News & Opinion | March 13, 2019 1:45 pm

High School Papered With Swastikas After Holocaust Survivor’s Visit

The Holocaust survivor was the stepsister of Anne Frank.

high school swastikas
Eva Schloss was the step-sister of Anne Frank. (Ingo Wagner/picture alliance via Getty Images)
picture alliance via Getty Image

Flyers featuring Nazi swastikas were posted at a California school just days after a Holocaust survivor shared her horrific firsthand experience with students who had previously posted anti-Semitic photographs during a party.

Ten papers in total were discovered at Newport Harbor High School on Sunday morning, CNN reported. The offending images were later removed by police. While posting the flyers is not a crime, according to Newport Beach police, they are investigating.

“Again we condemn all acts of anti-Semitism and hate in all their forms,” School principal Sean Boulton said in a statement. “We will continue to be vigilant with our stance, and the care of our students and staff.”

One senior at the school, Max Drakeford, whose grandmother survived the Holocaust, said the latest episode was “super disheartening — a step backward.”

“[The posters] send a message that we aren’t welcome at our own school,” Drakeford added.

And Katrina Foley, mayor of the neighboring city of Costa Mesa, where the March 3 party took place, agreed.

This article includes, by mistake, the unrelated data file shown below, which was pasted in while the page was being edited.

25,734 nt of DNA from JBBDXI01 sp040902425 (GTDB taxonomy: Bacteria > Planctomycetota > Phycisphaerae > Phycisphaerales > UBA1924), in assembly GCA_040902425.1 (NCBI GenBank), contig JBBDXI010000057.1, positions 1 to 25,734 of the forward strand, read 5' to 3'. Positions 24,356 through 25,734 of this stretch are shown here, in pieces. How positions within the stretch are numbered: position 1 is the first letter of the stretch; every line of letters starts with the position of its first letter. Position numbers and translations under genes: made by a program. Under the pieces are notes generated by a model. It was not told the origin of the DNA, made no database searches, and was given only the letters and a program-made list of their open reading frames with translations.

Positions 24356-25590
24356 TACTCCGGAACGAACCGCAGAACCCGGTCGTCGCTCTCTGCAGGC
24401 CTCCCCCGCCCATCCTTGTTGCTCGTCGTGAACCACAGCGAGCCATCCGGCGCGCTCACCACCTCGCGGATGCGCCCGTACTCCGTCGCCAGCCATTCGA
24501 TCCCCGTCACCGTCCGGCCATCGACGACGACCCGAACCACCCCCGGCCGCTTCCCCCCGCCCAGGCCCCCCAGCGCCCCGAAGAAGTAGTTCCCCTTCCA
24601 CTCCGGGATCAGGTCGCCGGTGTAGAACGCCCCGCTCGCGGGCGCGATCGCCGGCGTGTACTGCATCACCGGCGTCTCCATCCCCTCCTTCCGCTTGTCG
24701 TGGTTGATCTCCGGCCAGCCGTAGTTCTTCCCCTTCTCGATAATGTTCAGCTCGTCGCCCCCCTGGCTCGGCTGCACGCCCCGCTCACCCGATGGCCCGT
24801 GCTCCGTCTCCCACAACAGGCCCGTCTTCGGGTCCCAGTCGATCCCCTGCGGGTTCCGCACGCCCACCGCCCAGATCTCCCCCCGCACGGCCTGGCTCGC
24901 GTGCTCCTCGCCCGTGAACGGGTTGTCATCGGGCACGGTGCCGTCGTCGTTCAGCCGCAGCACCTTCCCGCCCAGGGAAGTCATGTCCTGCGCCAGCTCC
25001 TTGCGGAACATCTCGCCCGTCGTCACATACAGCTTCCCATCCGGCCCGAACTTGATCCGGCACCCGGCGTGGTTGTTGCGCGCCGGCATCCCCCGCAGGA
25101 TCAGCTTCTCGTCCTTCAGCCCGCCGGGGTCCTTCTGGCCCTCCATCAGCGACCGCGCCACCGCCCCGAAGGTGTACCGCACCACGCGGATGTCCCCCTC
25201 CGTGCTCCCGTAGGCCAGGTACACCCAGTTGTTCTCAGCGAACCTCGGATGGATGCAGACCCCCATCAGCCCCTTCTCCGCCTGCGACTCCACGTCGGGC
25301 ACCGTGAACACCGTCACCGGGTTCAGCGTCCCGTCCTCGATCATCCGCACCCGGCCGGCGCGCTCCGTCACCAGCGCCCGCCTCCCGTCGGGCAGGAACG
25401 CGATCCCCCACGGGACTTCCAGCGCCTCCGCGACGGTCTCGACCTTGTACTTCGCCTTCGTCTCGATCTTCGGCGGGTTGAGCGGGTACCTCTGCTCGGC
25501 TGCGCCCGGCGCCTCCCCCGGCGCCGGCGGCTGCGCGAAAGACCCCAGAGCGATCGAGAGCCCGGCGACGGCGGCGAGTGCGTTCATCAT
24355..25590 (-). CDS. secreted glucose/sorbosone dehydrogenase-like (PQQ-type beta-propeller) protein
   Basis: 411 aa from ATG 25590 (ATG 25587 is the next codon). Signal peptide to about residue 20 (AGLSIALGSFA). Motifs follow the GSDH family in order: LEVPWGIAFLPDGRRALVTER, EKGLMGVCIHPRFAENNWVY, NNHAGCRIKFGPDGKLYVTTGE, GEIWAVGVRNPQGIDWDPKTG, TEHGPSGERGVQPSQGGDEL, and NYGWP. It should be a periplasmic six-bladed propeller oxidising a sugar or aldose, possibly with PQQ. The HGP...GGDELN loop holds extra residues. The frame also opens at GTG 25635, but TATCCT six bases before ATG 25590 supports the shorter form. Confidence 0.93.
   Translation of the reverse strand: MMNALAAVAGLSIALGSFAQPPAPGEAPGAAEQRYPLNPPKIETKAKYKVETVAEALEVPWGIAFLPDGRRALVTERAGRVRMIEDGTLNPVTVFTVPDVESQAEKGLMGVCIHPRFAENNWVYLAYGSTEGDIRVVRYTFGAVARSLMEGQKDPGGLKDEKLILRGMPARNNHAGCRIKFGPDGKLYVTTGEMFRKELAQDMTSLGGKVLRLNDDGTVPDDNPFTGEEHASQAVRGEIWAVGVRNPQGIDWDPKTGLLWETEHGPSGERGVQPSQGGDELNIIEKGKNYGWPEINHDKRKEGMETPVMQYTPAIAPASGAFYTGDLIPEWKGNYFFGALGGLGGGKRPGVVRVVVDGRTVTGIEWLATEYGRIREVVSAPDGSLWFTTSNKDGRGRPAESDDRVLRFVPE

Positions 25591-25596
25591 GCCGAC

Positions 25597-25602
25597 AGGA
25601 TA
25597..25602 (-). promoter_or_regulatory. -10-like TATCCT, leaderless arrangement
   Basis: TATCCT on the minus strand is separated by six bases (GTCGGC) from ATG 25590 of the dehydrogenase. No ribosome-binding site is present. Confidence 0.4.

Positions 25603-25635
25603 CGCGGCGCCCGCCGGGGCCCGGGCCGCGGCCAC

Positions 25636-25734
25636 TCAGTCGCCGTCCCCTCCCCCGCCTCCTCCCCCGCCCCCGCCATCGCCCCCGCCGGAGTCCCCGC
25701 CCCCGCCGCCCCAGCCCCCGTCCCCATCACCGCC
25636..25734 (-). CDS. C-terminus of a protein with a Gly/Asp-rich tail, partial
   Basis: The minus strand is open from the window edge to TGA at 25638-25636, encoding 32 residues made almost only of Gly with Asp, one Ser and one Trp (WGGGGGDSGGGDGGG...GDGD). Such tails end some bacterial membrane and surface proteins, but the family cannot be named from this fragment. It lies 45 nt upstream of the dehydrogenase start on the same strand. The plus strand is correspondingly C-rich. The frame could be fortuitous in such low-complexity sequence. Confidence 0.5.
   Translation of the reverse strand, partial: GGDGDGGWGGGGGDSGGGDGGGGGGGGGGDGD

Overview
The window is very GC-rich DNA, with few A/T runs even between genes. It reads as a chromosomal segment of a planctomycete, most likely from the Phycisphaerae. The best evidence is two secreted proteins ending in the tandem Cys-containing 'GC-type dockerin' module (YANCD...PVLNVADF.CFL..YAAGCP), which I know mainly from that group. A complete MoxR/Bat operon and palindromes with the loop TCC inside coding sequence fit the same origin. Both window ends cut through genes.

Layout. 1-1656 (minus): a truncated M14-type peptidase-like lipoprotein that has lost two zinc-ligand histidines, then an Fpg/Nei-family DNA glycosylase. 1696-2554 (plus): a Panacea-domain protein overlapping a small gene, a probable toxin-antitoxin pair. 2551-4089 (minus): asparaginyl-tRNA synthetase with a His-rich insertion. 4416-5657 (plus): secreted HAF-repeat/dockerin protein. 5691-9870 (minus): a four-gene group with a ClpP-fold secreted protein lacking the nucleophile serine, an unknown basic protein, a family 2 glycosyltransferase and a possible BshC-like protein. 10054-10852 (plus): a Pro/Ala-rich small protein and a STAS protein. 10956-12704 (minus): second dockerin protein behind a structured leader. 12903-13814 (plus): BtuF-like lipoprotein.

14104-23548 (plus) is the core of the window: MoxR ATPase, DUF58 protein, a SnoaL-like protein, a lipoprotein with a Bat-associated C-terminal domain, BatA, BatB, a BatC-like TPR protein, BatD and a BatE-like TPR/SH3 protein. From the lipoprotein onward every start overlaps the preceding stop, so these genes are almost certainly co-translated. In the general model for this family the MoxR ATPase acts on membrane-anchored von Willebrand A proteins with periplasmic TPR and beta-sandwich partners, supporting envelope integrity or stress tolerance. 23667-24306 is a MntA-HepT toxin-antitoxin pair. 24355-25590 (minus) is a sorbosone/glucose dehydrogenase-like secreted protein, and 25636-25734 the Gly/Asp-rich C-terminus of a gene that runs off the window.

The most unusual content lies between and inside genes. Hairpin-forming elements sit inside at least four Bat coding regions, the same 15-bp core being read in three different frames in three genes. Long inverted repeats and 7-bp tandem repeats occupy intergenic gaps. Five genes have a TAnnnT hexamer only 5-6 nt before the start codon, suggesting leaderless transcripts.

“That tells me that there is a small group of people who want to intimidate students from speaking out,” Foley told CNN. “We should not allow that to happen. They are trying to intimidate an entire community from speaking out.”

The school was papered after Eva Schloss, an Auschwitz survivor and stepsister of Anne Frank, was invited to come speak to students who were  in the pictures posted online from the offending party.

Schloss was brutally honest and told the students about how the Nazis gassed Jewish people and targeted disabled men and women and their children.
Those who were there told CNN that many of the teenagers involved with the viral pictures were crying while Schloss spoke. Several of the students also wrote open letters of apology to the Jewish community, the city, the school district, friends and family.